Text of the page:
This review first published November 2012 in The Irish Anarchist Review 6 (Ireland).  Full version here and also on Kevin Doyle Blog here

Book details: Mentioning the War: Essays & Reviews 1999-2011  by Kevin Higgins
(ISBN: 978-1-908836-12-0)  Published by Salmon Poetry (April, 2012).

Cover Artwork: © Lisavan | Dreamstime.com

Written by Kevin Doyle

March 31, 2016 at 1:44 pm

1976: The Fight for Useful Work at Lucas Aerospace

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LucasIn the 1970s workers at the Lucas Aerospace Company in Britain set out to defeat the bosses plans to axe jobs. They produced their own alternative “Corporate Plan” for the company’s future. In doing so they attacked some of the underlying priorities of capitalism. Their proposals were radical, arguing for an end to the wasteful production of military goods and for people’s needs to be put before the owners’ profits.

First published in Workers Solidarity (WSM, Ireland) – here.  Republished at Libcom with comments here.

Written by Kevin Doyle

March 31, 2016 at 1:12 pm

Review: Constructive Anarchism The Debate On The Platform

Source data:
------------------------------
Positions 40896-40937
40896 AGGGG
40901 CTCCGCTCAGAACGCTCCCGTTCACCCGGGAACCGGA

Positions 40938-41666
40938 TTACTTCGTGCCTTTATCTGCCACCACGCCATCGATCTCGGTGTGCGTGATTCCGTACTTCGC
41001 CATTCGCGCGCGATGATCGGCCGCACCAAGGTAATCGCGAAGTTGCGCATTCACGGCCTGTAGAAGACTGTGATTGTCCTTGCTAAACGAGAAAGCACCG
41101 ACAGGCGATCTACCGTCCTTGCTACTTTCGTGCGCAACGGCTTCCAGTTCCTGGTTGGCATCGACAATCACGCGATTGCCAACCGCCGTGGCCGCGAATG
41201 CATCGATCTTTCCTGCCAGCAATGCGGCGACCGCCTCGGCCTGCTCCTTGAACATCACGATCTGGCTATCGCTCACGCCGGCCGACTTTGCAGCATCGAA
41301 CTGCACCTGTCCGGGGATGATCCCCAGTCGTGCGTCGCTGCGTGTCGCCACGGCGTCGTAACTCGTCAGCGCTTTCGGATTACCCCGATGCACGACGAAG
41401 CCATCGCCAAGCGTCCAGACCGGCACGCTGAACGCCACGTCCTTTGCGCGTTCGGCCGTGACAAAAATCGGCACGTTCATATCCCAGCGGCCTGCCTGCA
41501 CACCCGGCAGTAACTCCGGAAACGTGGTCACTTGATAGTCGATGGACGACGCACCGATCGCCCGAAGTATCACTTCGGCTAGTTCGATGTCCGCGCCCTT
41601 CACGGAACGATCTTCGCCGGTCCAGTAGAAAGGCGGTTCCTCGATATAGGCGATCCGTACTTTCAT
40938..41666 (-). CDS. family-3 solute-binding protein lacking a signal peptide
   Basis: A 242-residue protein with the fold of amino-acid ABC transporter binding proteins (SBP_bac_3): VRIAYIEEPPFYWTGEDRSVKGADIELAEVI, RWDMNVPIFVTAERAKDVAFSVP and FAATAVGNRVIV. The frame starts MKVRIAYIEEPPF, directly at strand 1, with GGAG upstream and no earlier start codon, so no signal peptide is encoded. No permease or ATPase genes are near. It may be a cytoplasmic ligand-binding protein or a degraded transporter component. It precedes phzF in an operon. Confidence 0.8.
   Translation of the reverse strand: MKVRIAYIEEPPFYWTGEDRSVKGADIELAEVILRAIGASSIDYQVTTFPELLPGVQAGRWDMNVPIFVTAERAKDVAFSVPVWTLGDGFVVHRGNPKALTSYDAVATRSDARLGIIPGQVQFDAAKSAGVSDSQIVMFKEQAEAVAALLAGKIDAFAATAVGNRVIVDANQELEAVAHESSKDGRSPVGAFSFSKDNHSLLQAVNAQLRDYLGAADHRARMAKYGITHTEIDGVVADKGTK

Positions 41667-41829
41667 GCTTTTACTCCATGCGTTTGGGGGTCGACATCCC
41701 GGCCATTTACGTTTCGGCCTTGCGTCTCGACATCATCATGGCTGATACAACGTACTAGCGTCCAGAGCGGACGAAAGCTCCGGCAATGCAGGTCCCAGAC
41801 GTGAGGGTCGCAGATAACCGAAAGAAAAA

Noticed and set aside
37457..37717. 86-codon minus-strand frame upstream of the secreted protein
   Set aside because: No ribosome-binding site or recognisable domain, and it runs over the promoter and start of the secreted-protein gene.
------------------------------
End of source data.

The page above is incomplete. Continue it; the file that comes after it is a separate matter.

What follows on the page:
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Cont Anarchism“The debate is important still, and lest we forget why, consider, on this the anniversary of 1937 – the year of defeat for the Spanish Revolution – the conclusion of Jose Periats, the anarchist historian aligned with the CNT. In Anarchists in the Spanish Revolution he says: “Anarchism is largely responsible for its own bad reputation in the world. It did not consider the thorny problem of means and ends. In their writing, many anarchists conceived of a miraculous solution to the problems of revolution. We fell easily into this trap in Spain. We believed that once the dog is dead, the rabies is over. We proclaimed a full-blown revolution without worrying about the many complex problems that revolution brings with it”

Published in: Red And Black Revolution 3 (WSM, Ireland)